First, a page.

The British East India Company had a problem. The British Parliament had required it to sell all of its tea to merchants in London. Much of that Tea was then shipped to the American Colonies. Therein lied the problem. A significant portion of the tea that was sent to the Colonies remained unsold. An increasing number of colonists were up-in-arms about the taxes and regulations which had been placed upon them by the Townshend Acts. The company’s other problem was that it was obligated to pay 400,000 British pounds each year to the British government. The British East India Company was going broke.
The British Parliament also had a problem. Smugglers! Smugglers brought in as much as 900,000 pounds (in weight) of tea each year into the Colonies. Although the tea was not of the same quality as that offered by the British East India Company, it was untaxed, and therefore it could be sold for less money. The smuggled tea provided added income for colonial merchants, and the smugglers as well, so it gained increasing popularity among consumers as time went by.
A further problem for the Parliament was its relationship to the East India Company. The East India Company established trading posts in Bombay, Calcutta, and several other cities before Britain established colonial control of the area. The company was poorly managed and filled with corruption. By 1773, Lord North had come to the conclusion that the company was more likely to remain solvent if it was controlled by the government rather than its then current corrupt management. The East India Company Regulating Act and the East India Company Loan Act, both formalized in 1773, seized control of the company in exchange for 40,000 pounds (in currency) that the government was obligated to pay to the company in alternate years. The Regulating Act also established governmental control over the area that had previously been considered the property of the company. After it initiated those two Acts, the Parliament found it had further problems. When Colonists consumed tea purchased from anywhere other than the East India Company, the British government did not receive income which was created by taxes and duties. It also placed increased financial strain on the East India Company. A company in which the British government now had a proprietary interest.
On May 10, 1773 the Parliament approved of and initiated provisions set forth by the Tea Act. The Tea Act’s official title actually read: “An act to allow a drawback of the duties of customs on the exportation of tea to any of his Majesty’s colonies or plantations in America; to increase the deposit on bohea tea to be sold at the East India Company’s sales; and to empower the commissioners of the treasury to grant licenses to the East India Company to export tea duty-free”. It seemed to be a fairly simple proposition. From that point forward the East India Company would be allowed to import tea, duty-free, into the Colonies. However, many Colonists viewed the matter quite differently. They felt that drinking tea which had been taxed according to provisions in the Townshend Act constituted an implied acceptance of the Parliament’s tyranny upon them. They also recognized this Act placed the East India Company in control of all tea that was sold in the Colonies. The Tea Act allowed the East India Company to directly ship tea to the Colonies from India. If ships carried tea that was not the property of the East India Company, they were deemed to be smugglers by British officials. Other teas began to disappear from the shelves of colonial businesses. Only establishments with official permission were allowed to sell the tea. The local economy was dampened because of both the regulations and the loss of free market products as a result of the Tea Act. Many colonists anticipated that when local merchants closed their shops because of lost profits, the British would then raise the price of the tea to that which existed before the enactment of the Tea Act. From their perception British coffers would be further filled at the expense of the Colonies.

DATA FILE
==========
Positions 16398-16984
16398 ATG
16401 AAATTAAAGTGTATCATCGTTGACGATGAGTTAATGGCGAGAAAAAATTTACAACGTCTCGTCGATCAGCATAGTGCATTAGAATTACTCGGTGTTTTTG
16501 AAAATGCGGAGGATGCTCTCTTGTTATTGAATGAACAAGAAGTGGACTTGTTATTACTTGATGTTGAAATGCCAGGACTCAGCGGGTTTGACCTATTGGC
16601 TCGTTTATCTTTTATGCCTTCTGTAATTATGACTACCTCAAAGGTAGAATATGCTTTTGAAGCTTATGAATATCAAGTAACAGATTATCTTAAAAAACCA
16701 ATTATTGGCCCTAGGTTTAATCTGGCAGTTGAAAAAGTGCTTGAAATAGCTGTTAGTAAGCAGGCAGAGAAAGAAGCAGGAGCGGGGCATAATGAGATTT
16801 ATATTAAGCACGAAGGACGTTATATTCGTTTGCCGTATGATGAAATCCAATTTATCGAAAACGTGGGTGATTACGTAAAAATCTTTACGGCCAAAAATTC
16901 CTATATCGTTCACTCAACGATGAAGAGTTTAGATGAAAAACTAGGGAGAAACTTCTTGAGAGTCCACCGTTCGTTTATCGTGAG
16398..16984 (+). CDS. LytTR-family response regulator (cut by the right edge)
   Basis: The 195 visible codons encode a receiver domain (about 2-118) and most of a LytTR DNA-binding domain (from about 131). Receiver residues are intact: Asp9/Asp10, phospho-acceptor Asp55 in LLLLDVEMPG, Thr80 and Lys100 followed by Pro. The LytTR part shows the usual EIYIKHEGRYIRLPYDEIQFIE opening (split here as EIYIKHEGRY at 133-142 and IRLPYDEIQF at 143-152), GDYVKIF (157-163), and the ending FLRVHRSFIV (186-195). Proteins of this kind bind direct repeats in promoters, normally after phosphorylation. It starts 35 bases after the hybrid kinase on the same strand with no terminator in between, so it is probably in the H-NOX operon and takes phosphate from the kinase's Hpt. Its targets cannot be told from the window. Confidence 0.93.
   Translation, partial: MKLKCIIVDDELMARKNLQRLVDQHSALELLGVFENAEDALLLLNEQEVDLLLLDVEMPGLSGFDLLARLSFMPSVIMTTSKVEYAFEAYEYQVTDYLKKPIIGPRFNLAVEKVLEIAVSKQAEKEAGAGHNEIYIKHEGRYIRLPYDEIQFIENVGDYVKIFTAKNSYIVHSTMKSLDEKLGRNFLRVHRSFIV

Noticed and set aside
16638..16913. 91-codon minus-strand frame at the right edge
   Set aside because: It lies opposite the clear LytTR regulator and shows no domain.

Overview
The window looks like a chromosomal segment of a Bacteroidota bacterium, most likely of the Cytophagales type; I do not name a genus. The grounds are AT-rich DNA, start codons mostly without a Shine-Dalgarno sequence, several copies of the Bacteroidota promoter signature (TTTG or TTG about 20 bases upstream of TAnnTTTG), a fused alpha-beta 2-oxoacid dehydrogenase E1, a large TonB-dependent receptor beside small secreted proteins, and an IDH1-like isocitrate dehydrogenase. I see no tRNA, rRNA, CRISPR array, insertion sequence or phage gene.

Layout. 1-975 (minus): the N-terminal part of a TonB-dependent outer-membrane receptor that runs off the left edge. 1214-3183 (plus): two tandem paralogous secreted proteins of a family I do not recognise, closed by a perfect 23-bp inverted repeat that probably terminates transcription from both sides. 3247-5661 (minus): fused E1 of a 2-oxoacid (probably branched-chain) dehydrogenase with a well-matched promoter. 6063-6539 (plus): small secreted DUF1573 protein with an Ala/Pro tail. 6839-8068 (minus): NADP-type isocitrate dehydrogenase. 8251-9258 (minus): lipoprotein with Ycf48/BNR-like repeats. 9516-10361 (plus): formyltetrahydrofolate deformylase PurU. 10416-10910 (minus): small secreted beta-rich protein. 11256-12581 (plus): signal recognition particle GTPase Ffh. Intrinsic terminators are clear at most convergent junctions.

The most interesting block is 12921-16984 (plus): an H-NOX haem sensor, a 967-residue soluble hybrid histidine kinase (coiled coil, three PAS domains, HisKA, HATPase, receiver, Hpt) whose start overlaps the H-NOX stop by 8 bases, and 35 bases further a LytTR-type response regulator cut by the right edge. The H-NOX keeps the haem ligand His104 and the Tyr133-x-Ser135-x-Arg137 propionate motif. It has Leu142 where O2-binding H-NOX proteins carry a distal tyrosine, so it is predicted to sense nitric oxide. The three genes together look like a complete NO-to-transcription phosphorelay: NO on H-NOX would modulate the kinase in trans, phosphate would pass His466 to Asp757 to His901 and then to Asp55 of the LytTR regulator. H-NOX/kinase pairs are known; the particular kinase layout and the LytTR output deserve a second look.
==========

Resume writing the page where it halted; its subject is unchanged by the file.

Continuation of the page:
How did the Colonies react to the Tea Act? Coalitions mobilized to prevent the sale of the tea, and efforts were made to actually prevent the ships which transported the tea from landing in the harbors of Boston, Philadelphia, Annapolis, New York, and Charleston. Merchants in Charleston would not accept the tea, and it spoiled on the dock. Opponents in New York and Philadelphia successfully prevented many ships from docking, and eventually followed the example of those in Boston who threw the tea into the harbor. In Annapolis, a crowd forced one captain to not only burn the tea aboard his ship, but his ship as well. In Boston, the British Governor used force to ensure ships were allowed to dock. His actions further angered Colonists and resulted in the planning of the Boston Tea Party. After tea that was valued at more than 18,000 pounds (in currency) was thrown into the harbor, Parliament began to enact measures they referred to as the Coercive Acts. We know them, of course, as the Intolerable Acts.
The attached image is a 1614 painting of British, Spanish, and Dutch ships sailing in what is believed to be a bay in the East Indies.
Read the full text of the Tea Act here:http://www.bingoforpatriots.com/american-history/13-colonies/taxation-without-representation/tea-act-1773/
Please take a moment to be thankful that we have the right to question the motives behind the decisions of our elected officials. It is truly one of the things on my list of What IS Right With America!
Susan C. Rempel, Ph.D.